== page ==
MMG platoons in Canadian infantry battalions

Discussion in 'Italy' started by JohnB, Dec 3, 2021.

  1. JohnB

    JohnB Junior Member

    Just been reading a couple of memoirs of Canadian soldiers who served in Italy - Fred Cederberg's The Long Road Home and Once a Patricia by C. Sydney Frost - both memoirs quite different in style but both very good.
    Coincidentally both commanded Vickers machine guns - a section of two in Cederbergs case as a Sergeant, a platoon of four (later three) for Lt. Frost.

    Sergeant Cederberg was in the Lanark and Renfrew Scottish Regiment (5th Division), Lieutenant Frost in the Princess Patricia's Canadian Light Infantry (1st Division)

    The men were drawn from the Carrier Platoon and the organisation of the guns was:

    “Your MMG Platoon has two sections of two guns each, and you'll be lucky if you get three of them to fire at the same time … Each section is commanded by a sergeant; each gun is commanded by a corporal and manned by three men plus the driver of the carrier. Your platoon HQ should be seven, including yourself. I guess that makes 29 all ranks." (Frost)

    “Sited on the regiment's extreme right – attached to Dog Company – we were fourteen men, two Vickers an assortment of Brens, Tommy guns and rifles.” (Cederberg)

    The reasoning for creating an MMG platoon seems a sound one
    "In the fighting in Sicily and southern Italy it was found we needed something right up in the front lines to neutralize the tremendous fire the Jerries were pouring at us with their quick-firing MG42s. We also needed more fire power in the forward companies to break up counter-attacks immediately So the MMG Platoon was formed during the Hitler Line <>
    The role of the MMGs could be expressed in one word – morale. Bolster ours and destroy theirs." (Frost)

    Cederberg's section appears to have done stirling work, vividly described, on the Naviglio canal both in providing suppressive fire and in defeating a counter attack.


    Did other Canadian infantry battalions, or indeed other Eighth Army battalions, also create their own Vickers MMG platoons?
    Were they also found in North West Europe?

    It would seem an intelligent thing to do given the infantry firepower disparity between German and British pattern battalions.
     
    Chris C likes this.
  2. Gary Kennedy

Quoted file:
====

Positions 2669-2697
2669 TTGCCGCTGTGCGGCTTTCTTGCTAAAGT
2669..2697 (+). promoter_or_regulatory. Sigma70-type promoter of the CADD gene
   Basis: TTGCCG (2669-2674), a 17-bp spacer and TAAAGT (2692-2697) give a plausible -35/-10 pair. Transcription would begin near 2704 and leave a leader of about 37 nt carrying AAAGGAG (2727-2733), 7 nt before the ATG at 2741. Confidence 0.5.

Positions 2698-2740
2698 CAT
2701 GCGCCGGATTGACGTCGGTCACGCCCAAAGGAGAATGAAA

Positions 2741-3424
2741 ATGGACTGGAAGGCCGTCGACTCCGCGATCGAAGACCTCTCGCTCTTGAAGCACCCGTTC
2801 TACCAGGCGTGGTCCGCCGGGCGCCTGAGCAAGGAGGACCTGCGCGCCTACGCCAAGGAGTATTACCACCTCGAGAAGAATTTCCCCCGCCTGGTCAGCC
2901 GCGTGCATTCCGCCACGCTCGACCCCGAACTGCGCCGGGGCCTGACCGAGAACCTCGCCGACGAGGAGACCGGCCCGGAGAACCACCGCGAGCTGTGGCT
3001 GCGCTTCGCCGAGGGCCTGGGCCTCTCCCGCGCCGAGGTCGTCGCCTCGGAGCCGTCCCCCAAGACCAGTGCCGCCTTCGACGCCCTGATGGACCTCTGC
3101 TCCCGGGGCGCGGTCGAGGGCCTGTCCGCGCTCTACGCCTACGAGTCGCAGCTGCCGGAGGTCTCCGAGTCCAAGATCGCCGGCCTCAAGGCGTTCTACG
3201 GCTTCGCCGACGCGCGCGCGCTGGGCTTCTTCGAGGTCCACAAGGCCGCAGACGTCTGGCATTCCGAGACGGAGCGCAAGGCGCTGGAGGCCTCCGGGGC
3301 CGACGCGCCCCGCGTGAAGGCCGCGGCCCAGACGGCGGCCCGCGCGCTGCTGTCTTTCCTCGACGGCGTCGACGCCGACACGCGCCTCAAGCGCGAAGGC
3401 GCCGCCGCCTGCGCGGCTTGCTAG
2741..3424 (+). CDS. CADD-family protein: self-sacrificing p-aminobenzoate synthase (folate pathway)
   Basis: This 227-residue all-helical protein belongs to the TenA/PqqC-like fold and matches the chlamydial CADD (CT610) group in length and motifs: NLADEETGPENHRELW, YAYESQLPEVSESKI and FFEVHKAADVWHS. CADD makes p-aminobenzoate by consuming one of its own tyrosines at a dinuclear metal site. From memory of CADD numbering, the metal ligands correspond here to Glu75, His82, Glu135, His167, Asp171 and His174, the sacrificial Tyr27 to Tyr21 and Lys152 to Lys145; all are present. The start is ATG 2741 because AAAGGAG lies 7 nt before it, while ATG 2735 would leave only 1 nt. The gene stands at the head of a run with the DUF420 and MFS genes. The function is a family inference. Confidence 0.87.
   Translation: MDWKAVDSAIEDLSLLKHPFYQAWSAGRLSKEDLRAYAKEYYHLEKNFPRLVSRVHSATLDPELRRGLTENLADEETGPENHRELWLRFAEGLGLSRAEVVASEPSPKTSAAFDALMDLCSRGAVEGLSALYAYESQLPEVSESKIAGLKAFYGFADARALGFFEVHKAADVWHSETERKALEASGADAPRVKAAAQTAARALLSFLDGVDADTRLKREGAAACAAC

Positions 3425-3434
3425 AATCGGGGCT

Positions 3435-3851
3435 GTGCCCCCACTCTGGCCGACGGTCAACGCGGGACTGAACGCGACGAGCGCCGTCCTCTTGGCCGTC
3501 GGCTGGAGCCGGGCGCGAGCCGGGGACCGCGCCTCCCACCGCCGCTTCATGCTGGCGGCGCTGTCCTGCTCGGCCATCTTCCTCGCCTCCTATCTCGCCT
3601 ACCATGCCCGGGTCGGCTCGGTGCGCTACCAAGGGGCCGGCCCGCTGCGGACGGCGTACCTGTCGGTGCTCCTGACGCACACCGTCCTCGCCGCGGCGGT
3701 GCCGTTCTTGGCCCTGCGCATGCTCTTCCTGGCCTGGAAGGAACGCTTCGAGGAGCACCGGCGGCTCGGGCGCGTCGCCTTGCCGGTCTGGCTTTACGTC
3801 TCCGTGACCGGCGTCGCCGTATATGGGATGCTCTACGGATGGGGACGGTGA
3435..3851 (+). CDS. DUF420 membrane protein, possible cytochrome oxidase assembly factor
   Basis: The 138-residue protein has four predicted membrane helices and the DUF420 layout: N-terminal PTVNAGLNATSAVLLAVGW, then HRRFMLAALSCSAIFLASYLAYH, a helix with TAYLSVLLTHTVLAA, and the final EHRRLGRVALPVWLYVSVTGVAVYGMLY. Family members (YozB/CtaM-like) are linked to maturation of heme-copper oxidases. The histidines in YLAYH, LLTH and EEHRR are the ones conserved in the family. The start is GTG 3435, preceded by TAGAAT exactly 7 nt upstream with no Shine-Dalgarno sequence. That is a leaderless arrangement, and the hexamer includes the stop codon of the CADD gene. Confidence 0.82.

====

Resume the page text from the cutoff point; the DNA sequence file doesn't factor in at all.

Gary Kennedy Member

    It is a development that seems to be particular to the Italian theatre, and is seen in British as well as Canadian Inf Bns.

    The earliest I've seen it detailed is on an appendix regarding the issue of small arms to various units from mid 1943, which was attached to correspondence stemming from the Italian Theatre. "Inf Bns entitled to hold 8 MMGs surplus to WE. Present policy due supply of MMGs restricts this total to 4". There is also a note on a post-war Staff Equipment Table for the Inf Bn that shows 4 'Vickers, .303-in, Mk.1' under the Carrier Platoon with a note that these were "Only for units in the Mediterranean Theatre".

    I know that there was something of a divide during 1942-43 between Inf Divs in 8th Army, which included an MG Bn in their org, and those from 1st Army, which went over to North Africa from the UK. These latter Inf Divs did not include an MG Bn, and Vickers guns were allocated to their Inf Bns, who had to form crews from their existing personnel. As these same Divs then went over to Italy they may have simply 'kept' their MMGs even though the Divs had by now been allocated Support Bns (with MMGs), which then became MG Bns during the latter part of 1944.

    To the best of my knowledge, the same allocation was not extended to British Divs in 21 Army Group. There is a reference to the increased allocation of MMGs in 1st Cdn Inf Div in Aug 1944, detailed in the below linked report (see page 8, para 22).

    Content page - Canada.ca

    It does not state the distribution, but an extra 36 guns would neatly resolve to four per Inf Bn, as outlined in the above quotes.

    I don't think, to date, that I've seen a document that gives a definitive explanation of this allocation of MMGs to standard Inf Bns, and whether it was specifically intended for units in the Med. I've seen mentions of infantry related publications particular to Italy but haven't made any inroads on searching for these.

    Gary
     
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  3. idler

    idler GeneralList

    I'm struggling to remember the context, but I have seen mention of battalions holding MMGs as 'trench stores'.
     
  4. JohnB

    JohnB Junior Member

    Great, so the British may have brought their extra Vickers guns with them from over in North Africa but the Canadians possibly acquired them in theatre.
    Sydney Frost of the PPCLI got the information that his MMG platoon was formed during the Hitler Line battle. He thought the guns were pretty ancient, perhaps Great War survivors, and had a difficult job finding the parts for them to keep all 4 guns in action.
    The PPCLI seem to the have taken the extra guns with them when they moved to Holland in March 1945.

    April 12th 1945
    “Ahead lay the dense woods of Appensche Veld where, the Scouts and Snipers reported, at least 100 enemy lurked. How to flush out these itinerant forest dwellers? The answer was a classic wood-clearing operation, tailor made for Support Company – flamethrowers, carriers and MMGs with an assist from the rifle companies if serious opposition threatened."
     
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